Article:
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Open Access Highly Accessed Research article

A national study of socioeconomic status and tuberculosis rates by country of birth, United States, 1996–2005

Nicole A Olson1, Amy L Davidow2, Carla A Winston3, Michael P Chen3, Julie A Gazmararian4 and Dolores J Katz3*

Author Affiliations

1 California Department of Public Health, STD Control Branch, Richmond, CA, USA

2 Department of Preventive Medicine, New Jersey Medical School, Newark, NJ, USA

3 Centers for Disease Control and Prevention, Division of TB Elimination, Atlanta, GA, USA

4 Emory University, Rollins School of Public Health, Atlanta, GA, USA

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BMC Public Health 2012, 12:365  doi:10.1186/1471-2458-12-365

Published: 18 May 2012

Abstract

Background

Tuberculosis (TB) in developed countries has historically been associated with poverty and low socioeconomic status (SES). In the past quarter century, TB in the United States has changed from primarily a disease of native-born to primarily a disease of foreign-born persons, who accounted for more than 60% of newly-diagnosed TB cases in 2010. The purpose of this study was to assess the association of SES with rates of TB in U.S.-born and foreign-born persons in the United States, overall and for the five most common foreign countries of origin.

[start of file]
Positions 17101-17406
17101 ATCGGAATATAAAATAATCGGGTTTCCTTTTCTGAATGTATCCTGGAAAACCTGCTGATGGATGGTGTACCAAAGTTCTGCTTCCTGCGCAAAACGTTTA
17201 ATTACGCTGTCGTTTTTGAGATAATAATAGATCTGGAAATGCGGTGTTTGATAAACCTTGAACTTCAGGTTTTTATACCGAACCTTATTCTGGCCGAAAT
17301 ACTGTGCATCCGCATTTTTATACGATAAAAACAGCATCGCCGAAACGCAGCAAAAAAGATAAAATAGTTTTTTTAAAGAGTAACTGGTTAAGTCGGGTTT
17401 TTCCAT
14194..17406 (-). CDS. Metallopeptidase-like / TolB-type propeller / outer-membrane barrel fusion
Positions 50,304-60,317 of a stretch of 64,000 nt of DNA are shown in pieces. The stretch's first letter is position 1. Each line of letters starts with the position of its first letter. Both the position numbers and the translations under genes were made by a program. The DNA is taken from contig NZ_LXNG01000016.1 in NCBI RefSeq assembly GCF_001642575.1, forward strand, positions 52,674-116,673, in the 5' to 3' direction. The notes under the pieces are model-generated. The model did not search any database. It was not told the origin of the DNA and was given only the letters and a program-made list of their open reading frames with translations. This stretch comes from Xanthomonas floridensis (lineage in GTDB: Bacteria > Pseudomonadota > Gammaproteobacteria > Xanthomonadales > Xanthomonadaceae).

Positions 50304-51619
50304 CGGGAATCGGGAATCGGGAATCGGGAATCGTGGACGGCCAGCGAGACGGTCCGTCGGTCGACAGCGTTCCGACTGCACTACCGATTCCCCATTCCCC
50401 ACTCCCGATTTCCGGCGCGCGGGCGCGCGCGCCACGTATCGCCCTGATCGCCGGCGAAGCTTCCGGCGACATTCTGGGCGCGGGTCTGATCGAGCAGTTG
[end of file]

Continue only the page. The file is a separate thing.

Methods

National TB surveillance data for 1996–2005 was linked with ZIP Code-level measures of SES (crowding, unemployment, education, and income) from U.S. Census 2000. ZIP Codes were grouped into quartiles from low SES to high SES and TB rates were calculated for foreign-born and U.S.-born populations in each quartile.

Results

TB rates were highest in the quartiles with low SES for both U.S.-born and foreign-born populations. However, while TB rates increased five-fold or more from the two highest to the two lowest SES quartiles among the U.S.-born, they increased only by a factor of 1.3 among the foreign-born.

Conclusions

Low SES is only weakly associated with TB among foreign-born persons in the United States. The traditional associations of TB with poverty are not sufficient to explain the epidemiology of TB among foreign-born persons in this country and perhaps in other developed countries. TB outreach and research efforts that focus only on low SES will miss an important segment of the foreign-born population.